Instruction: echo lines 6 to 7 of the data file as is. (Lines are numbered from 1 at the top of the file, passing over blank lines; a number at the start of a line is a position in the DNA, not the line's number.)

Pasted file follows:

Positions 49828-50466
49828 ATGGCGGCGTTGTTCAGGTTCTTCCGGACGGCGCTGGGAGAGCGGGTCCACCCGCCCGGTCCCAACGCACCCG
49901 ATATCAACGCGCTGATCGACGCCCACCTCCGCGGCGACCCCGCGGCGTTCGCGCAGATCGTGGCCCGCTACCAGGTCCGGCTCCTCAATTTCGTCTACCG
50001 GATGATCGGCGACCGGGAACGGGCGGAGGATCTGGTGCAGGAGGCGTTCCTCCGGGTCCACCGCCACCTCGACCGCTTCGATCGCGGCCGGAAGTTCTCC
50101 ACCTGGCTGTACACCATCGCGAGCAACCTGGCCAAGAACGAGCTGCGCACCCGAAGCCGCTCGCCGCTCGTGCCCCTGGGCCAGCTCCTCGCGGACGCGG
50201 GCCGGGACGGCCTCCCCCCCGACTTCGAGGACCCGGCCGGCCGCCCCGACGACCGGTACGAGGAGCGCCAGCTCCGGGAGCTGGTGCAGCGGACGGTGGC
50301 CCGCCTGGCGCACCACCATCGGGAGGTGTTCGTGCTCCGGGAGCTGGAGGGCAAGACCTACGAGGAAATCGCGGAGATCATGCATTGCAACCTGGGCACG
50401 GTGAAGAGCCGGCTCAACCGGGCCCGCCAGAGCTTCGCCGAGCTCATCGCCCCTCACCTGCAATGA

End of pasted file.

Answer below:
50201 GCCGGGACGGCCTCCCCCCCGACTTCGAGGACCCGGCCGGCCGCCCCGACGACCGGTACGAGGAGCGCCAGCTCCGGGAGCTGGTGCAGCGGACGGTGGC
50301 CCGCCTGGCGCACCACCATCGGGAGGTGTTCGTGCTCCGGGAGCTGGAGGGCAAGACCTACGAGGAAATCGCGGAGATCATGCATTGCAACCTGGGCACG